We talk often about being data driven and I don’t think there’s anyone who sincerely desires to completely ignore all data that comes their way, but I’ve come to learn there are some key defining characteristics of those who are able to effectively employ data in how they lead. These include:
- Discerning fact from opinion. Some people see the two as equivalent, but a good data leader will be able figure out what’s based in fact and evidence rather than anecdote or belief.
- Facilitating data-driven conversations. Being able to discern fact from opinion in their own minds, they are able to do the same for the organization they lead, cultivating a data-driven mindset by example.
- Enabling the talents of others. Mike Flowers, NYC’s first Chief Analytics Officer, often talks about getting the smart people the data and support they need to apply their talents to a particular problem. Good data leaders aren’t the best data analysts, scientists, or engineers on their team. That is not their job. They bring smart people together with the data, technology, and time to solve the difficult problems, and then they get out of their way. That last part can be the hardest task of them all.
- Seeking truth, not blame. It’s hard to pursue a fact-based approach if we’re afraid the facts will harm us. We lose the ability to not only see what’s broken but also what works, telling the story of the good with the bad. Good data leaders will recognize this and seek truth and facts as ends unto themselves. This doesn’t mean that they don’t hold people accountable, but that the accountability is shared by everyone, including the organization that empowers or constrains the ability to achieve.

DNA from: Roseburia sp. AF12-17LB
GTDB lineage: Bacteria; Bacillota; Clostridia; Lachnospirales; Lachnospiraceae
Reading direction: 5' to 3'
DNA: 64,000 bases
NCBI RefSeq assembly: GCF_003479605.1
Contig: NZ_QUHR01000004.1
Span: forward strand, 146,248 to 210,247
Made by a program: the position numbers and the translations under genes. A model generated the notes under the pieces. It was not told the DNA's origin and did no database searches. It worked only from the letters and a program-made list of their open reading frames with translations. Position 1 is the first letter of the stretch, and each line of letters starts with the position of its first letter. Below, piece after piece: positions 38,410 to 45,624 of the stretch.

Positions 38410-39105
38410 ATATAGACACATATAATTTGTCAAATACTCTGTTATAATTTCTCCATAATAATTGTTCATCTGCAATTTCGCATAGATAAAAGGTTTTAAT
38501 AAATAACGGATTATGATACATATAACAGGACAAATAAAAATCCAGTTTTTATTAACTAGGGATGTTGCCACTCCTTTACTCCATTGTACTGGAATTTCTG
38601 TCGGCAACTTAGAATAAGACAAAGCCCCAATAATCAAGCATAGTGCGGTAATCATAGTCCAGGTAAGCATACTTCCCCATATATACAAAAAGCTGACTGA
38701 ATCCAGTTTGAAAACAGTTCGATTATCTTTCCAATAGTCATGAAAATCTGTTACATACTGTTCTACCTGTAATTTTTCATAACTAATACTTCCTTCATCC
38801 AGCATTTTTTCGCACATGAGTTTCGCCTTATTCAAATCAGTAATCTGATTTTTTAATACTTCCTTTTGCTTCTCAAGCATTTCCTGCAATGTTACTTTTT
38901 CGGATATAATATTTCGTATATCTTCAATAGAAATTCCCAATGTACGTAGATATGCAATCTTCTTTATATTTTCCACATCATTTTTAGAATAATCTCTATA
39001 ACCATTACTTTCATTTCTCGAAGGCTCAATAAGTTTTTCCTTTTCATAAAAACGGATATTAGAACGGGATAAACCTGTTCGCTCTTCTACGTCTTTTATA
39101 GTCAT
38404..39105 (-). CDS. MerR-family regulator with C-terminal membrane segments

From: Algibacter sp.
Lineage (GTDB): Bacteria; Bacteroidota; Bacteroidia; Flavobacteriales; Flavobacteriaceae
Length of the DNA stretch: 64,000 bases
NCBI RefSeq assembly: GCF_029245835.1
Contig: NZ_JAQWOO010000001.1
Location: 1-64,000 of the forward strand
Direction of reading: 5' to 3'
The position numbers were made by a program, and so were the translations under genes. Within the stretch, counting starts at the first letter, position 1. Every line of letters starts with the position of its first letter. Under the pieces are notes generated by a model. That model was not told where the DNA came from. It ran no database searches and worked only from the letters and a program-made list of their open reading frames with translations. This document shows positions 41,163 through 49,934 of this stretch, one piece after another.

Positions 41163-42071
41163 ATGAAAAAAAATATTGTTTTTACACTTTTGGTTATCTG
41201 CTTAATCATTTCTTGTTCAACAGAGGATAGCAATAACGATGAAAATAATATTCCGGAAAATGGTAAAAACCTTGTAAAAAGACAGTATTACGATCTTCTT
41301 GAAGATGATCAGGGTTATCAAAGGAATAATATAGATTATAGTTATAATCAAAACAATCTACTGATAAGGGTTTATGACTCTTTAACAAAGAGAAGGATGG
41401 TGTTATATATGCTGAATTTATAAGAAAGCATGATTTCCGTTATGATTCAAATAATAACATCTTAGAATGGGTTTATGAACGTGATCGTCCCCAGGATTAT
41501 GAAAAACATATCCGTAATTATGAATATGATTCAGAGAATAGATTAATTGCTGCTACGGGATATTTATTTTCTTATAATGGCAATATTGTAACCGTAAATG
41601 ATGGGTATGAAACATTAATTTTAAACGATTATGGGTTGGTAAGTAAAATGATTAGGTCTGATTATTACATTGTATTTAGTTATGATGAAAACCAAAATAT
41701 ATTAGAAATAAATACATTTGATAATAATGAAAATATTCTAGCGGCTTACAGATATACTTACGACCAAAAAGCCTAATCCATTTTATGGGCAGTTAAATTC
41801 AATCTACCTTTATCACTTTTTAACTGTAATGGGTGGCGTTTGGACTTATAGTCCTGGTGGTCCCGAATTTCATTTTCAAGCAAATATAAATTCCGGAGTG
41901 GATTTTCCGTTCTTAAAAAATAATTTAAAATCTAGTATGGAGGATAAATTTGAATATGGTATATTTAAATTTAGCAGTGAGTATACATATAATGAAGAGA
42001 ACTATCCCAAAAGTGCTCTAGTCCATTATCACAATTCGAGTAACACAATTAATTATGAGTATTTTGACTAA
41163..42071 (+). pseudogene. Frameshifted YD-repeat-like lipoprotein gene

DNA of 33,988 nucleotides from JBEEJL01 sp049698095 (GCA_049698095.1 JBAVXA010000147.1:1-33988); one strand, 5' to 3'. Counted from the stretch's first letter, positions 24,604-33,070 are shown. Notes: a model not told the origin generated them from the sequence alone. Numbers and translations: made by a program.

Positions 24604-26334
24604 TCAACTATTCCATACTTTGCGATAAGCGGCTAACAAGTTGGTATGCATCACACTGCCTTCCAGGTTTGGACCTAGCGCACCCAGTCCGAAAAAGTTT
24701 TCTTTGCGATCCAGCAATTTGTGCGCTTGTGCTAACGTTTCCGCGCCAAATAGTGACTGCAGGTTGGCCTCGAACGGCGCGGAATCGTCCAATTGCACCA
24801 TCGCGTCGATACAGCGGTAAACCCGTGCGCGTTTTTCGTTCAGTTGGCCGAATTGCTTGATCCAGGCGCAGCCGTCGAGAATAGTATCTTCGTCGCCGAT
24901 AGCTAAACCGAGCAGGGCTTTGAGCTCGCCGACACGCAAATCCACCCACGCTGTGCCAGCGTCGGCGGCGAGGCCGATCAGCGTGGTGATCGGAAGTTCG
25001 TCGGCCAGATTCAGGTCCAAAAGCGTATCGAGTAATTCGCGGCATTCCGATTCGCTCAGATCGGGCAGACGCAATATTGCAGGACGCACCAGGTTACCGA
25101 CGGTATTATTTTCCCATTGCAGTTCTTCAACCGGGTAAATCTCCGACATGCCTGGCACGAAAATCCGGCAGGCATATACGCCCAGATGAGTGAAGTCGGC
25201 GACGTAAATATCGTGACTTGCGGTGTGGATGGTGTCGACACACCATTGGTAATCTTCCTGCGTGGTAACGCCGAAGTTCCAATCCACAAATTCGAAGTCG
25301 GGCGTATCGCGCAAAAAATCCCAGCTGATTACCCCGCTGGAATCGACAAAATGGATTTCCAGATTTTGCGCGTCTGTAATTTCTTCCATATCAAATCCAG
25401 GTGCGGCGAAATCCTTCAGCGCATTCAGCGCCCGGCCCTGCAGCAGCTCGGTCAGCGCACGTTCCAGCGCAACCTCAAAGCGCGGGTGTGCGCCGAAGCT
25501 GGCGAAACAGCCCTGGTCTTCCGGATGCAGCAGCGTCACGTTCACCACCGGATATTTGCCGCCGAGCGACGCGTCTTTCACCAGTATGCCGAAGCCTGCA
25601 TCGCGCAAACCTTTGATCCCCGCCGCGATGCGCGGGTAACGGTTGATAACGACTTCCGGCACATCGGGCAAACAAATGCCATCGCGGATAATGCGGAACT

- Being able to articulate outcomes rather than just outputs. Data doesn’t speak for itself and not everything true is interesting. Being able to craft a story that is true and compelling for the organization is key. A good data leader keeps the team focused on the outcomes of the work, the overall goals and ultimate mission of the organization rather than on one particular output or deliverable.
This last point is what differentiates a leader from a manager. A manager gets tasks done, but a leader provides the vision that makes the tasks meaningful.
I’d love to know what you think about these points. I’m sure there are missing. Share your story about being a data leader and the key lessons you’ve learned. I look forward to hearing from you!